Yes, in 1986 the United Nations Environment Programme encouraged the Green Belt Movement to share our approach and experiences with like-minded organizations in other parts of Africa. We developed the Pan African Green Belt Network, which has provided two-week trainings to representatives of over 30 organizations from 15 African countries. We will continue to share our experiences even more broadly, in Africa and beyond.

How did the Green Belt Movement get involved in Kenya’s pro-democracy movement?
Over the years, we realized that communities also needed to be aware of the connections between the problems they were experiencing and environmental degradation and poor governance — as well as the power they had to change the situation. This was through our civic and environmental education program. Through this training, people began to see if you have a dictatorial, irresponsible government, they can privatize your forests, your open green spaces, destroy your environment, misappropriate tax money, and ignore its responsibilities to the people. Eventually, it was through these seminars that a pro-democracy movement was created within the Green Belt Movement that joined with the larger pro-democracy movement in Kenya.

What is the significance of the tree to the Green Belt Movement?
Trees help heal the land and break the cycle of poverty and hunger. Trees also provide a source of fuel, material for building and fencing, fruits, fodder, shade and aesthetic beauty. This is particularly important for women, who are expected to overcome resource deficits. For example, by walking further to find wood for cooking and heating and clean water, and growing or gathering new sources of food as old ones disappear.

Trees, and intact forests also keep soil healthy, stem erosion, protect rivers and streams (critical sources of clean water), and promote regular rainfall so droughts are avoided. The tree is also a wonderful symbol for peace. It is living and it gives hope. Trees are also actual places of peace. Many African communities have special trees under which individual and community conflicts are resolved. In this, and in so many ways, the planting of trees lessens the potential for conflict and fosters peace.

How has your work throughout the years promoted women’s empowerment?
I placed my faith in the rural women of Kenya from the very beginning, and they have been key to the success of the Green Belt Movement. Through this hands-on method of growing and planting trees, women have seen they have real choices about whether they are going to sustain and restore the environment or destroy it.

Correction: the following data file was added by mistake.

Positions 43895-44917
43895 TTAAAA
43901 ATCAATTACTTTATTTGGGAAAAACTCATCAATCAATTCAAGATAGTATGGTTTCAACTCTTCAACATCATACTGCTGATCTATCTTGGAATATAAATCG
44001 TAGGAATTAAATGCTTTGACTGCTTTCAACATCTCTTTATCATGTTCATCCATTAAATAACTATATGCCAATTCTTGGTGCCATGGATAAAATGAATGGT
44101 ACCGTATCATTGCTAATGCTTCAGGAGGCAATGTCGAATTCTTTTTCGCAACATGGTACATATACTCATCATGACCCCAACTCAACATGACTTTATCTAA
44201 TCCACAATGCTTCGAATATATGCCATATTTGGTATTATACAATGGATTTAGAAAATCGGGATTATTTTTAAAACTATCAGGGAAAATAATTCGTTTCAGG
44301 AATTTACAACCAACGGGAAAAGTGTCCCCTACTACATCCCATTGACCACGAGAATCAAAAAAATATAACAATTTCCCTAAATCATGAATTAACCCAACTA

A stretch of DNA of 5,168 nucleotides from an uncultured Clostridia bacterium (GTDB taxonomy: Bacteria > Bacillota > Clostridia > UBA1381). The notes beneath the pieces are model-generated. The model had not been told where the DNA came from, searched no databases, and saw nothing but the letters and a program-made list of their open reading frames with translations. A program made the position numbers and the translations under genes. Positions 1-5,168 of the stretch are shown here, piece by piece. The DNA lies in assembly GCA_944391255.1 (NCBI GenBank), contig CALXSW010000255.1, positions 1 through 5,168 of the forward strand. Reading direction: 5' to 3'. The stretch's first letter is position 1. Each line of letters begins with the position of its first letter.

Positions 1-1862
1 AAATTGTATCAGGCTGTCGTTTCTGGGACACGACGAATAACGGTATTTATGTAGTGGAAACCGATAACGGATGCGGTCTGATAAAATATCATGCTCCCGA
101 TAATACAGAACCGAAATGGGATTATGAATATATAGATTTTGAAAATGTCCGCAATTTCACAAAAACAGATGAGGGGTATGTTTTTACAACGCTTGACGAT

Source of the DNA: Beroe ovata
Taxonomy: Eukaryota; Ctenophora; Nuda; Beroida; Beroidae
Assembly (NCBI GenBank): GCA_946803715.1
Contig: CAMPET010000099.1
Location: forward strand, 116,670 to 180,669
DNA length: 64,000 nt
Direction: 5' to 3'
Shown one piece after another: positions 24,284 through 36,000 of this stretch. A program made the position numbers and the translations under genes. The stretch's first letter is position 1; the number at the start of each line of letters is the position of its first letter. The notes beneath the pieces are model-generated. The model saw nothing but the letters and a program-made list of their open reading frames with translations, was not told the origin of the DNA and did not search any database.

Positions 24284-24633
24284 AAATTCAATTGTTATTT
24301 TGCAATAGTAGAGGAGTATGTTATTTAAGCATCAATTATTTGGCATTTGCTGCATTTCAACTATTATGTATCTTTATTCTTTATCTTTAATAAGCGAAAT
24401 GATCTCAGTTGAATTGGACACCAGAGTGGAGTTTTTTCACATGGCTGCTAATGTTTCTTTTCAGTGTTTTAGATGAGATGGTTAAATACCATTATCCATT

In the process of education that takes place when someone joins the Green Belt Movement, women have become aware that planting trees or fighting to save forests from being chopped down is part of a larger mission to create a society that respects democracy, decency, adherence to the rule of law, human rights, and the rights of women.
Women also take on leadership roles, running nurseries, working with foresters, planning and implementing community-based projects for water harvesting and food security. All of these experiences contribute to developing more confidence in themselves and power over the direction of their lives.

What is the responsibility of governments in ensuring environmental protection?
In Kenya, the area of forested land has declined to less than two per cent, and the UN Environment Programme recommends a minimum of ten per cent for people. For people to thrive, the environment that sustains them must thrive. Governments need to be at the forefront of environmental protection. Without specific laws that protect the environment it is difficult to see how any delicate ecosystem can survive over the short-term, let alone the long-term. Unless there is political will and public acceptance of environmental protection around the world — because environmental management and protection is a global concern and responsibility — then the enormous benefits the environment bestows upon us may be lost, and future generations will pay the price.

What are some of the main environmental challenges in Kenya?